Overcoming Escalating Disaster Recovery Costs

Frank Ohlhorst

The high cost of disaster recovery solutions is often justified by the cost of 'not doing business.' Simply put, the cost of downtime is usually high enough to justify the expense of a disaster recovery solution. However, the dynamics are rapidly changing and the costs associated with data recovery solutions are increasing.

Interestingly, as the upfront costs of storage drop, the total cost of ownership may be increasing. Many factors are affecting TCO - the amount of data that needs to be stored, the time it takes to protect that data, the costs of archiving that data and cost of managing that data - just to name a few. And while tools such as data deduplication can help, these factors directly affect the value of disaster recovery solutions and threaten to bust budgets for many IT departments.

Perhaps now is the time to rethink disaster recovery and pursue other methods of protecting data and business operations. Perhaps now is the time for business continuity solutions to replace disaster recovery as the first line of defense against events that can interrupt business operations.

In the past, most businesses shied away from full-fledged business continuity solutions due to the high costs-implementing business continuity usually meant doubling the costs of hardware, software, data center fees, connectivity and many other elements. After all, a fully functional business continuity solution requires the creation and duplication of all services offered by a business's primary computing resources.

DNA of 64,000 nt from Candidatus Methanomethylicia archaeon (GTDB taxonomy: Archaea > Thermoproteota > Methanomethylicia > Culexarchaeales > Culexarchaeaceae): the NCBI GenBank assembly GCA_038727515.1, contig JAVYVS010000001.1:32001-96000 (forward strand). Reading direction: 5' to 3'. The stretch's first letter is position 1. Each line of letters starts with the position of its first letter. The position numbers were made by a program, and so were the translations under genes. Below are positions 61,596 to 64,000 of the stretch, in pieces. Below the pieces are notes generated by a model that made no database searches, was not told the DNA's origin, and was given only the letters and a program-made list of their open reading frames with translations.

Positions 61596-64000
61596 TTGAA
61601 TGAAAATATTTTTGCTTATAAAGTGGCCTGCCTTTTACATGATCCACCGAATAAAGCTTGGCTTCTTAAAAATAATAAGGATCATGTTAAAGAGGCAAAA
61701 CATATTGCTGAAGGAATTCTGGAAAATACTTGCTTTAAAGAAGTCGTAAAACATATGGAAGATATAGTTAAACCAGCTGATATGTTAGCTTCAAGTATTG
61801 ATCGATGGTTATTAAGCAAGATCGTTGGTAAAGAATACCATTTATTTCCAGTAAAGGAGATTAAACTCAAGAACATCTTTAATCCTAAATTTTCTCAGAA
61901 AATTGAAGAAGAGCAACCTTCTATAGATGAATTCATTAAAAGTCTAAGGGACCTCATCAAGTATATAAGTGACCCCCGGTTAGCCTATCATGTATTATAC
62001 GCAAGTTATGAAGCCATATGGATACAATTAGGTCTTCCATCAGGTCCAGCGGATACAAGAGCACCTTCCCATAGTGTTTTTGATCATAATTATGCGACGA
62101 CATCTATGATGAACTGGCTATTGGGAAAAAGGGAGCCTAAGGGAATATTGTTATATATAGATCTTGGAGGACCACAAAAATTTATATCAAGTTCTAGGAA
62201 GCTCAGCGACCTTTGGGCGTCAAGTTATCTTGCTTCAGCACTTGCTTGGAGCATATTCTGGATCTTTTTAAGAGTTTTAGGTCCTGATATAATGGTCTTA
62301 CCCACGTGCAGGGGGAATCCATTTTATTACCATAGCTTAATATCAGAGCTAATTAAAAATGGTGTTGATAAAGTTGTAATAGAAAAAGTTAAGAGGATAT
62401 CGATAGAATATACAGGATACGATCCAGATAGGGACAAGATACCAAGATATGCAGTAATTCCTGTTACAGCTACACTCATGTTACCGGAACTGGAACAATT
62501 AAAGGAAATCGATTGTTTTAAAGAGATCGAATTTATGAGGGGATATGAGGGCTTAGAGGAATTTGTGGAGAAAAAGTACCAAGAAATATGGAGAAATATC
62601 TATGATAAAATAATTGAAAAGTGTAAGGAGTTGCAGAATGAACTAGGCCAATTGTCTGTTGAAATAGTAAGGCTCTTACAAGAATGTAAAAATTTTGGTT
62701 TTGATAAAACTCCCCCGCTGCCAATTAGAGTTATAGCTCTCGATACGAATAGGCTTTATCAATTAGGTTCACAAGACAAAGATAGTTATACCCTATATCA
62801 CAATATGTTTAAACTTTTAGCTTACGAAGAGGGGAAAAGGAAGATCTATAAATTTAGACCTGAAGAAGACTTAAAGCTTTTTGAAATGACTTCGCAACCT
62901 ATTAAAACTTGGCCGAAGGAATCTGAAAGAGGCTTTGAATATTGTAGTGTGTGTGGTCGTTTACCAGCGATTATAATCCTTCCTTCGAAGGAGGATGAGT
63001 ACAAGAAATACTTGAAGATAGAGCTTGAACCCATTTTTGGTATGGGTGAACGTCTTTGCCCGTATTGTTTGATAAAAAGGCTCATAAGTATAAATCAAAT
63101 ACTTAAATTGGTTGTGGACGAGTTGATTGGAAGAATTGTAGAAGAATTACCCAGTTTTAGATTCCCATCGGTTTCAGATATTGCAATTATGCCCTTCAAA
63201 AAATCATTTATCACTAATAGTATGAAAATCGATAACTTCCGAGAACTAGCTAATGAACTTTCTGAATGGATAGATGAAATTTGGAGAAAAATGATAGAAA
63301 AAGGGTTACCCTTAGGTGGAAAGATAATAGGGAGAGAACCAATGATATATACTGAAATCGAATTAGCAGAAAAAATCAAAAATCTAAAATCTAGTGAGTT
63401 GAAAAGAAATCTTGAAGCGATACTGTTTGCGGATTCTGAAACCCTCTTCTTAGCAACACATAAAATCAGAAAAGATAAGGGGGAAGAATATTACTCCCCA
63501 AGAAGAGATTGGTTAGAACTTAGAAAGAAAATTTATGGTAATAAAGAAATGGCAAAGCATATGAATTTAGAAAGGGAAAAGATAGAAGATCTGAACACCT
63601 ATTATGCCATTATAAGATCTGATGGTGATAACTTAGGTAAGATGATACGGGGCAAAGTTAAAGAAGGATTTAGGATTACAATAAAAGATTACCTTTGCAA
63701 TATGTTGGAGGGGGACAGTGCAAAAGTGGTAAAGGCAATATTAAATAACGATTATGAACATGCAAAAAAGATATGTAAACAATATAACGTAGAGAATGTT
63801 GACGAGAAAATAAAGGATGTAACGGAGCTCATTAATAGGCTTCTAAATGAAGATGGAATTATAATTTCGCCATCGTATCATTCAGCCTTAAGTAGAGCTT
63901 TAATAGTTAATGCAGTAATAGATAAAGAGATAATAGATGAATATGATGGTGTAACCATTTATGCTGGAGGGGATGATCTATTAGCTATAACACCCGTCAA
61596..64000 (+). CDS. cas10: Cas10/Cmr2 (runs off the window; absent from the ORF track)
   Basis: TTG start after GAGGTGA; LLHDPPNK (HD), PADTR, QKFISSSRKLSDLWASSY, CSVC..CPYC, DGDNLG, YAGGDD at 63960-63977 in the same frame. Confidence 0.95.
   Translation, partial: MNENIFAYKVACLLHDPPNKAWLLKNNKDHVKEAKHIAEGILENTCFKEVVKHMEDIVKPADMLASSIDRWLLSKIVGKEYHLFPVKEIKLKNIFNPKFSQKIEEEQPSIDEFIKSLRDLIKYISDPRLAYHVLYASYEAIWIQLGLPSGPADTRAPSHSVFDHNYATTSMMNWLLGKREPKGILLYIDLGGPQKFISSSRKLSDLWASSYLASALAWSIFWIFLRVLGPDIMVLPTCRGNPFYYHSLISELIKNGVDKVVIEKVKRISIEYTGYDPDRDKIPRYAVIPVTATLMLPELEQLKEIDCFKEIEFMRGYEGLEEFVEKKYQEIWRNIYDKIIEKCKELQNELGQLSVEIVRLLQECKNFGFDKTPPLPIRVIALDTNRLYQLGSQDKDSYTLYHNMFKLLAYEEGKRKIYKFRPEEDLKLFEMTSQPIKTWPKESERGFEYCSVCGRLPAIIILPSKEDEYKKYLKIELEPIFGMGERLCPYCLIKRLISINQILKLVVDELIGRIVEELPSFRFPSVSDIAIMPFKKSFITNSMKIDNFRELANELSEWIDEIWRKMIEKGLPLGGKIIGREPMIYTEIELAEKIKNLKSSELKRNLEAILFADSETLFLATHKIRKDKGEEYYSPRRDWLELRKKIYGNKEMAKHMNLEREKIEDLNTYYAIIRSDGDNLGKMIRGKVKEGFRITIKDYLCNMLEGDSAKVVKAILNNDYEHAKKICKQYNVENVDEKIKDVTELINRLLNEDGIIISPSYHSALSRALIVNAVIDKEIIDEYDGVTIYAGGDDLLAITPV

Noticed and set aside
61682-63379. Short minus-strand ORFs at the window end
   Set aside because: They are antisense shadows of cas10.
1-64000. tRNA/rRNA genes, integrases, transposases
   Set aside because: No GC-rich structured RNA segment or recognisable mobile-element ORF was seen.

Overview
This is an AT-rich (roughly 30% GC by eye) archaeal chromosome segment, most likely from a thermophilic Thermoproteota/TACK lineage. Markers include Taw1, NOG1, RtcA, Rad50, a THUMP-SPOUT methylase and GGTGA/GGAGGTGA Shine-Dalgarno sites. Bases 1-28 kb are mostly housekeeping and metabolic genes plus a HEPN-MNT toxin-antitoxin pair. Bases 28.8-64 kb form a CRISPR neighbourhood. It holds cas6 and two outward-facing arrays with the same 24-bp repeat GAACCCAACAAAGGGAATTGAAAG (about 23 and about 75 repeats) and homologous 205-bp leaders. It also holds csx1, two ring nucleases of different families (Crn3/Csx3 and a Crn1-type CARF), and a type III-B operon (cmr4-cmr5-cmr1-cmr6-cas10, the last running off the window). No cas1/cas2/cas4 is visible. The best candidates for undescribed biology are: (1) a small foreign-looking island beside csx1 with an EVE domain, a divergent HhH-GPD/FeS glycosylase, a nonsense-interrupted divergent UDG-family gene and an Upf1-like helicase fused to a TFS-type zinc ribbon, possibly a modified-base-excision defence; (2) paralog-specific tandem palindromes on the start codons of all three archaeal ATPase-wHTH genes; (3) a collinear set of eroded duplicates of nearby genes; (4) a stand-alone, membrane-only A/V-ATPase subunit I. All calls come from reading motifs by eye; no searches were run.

However, falling hardware prices, hosted solutions, lower-cost bandwidth, and Web 2.0 technologies are making business continuity more affordable for most businesses. The primary dynamic at work here is the cost of 'time.' With disaster recovery solutions, a backup window is required-which means time is needed to perform that function. Also, DR requires management and auditing, more time needed. The very nature of DR also means downtime, which is affected by how long it takes to restore a system and redeploy applications. In other words, during a disaster, time clicks the dollars away.

The major difference between BC and DR is that BC eliminates the recovery process-if a system fails, everything keeps operating-meaning that there is no downtime. Here, the cost of downtime works against the cost of disaster recovery solutions, yet helps to justify the costs of business continuity. Of course, business continuity solutions offer other advantages to an enterprise, ranging from load balancing, replication and in the best of cases, geographical separation that places resources close to the physical users, improving performance.

Add Comment      Leave a comment on this blog post
Mar 23, 2010 8:03 PM Sean Wade Sean Wade  says:
There is too much emphasis put on the Disaster Recovery externally. At http://www.24hourdata.com we see the everyday effects of Data Loss. Most companies do not employ a solid on-site backup solution as their first line of defense. Much less Virtual Redundant Servers with Failover. These are the same companies spending countless dollars on DR and BCP. Reply
Jul 15, 2011 9:07 PM LizGaines25 LizGaines25  says:
Following my monitoring, millions of people on our planet receive the business loans at well known creditors. Thence, there's a good chance to get a financial loan in every country. Reply

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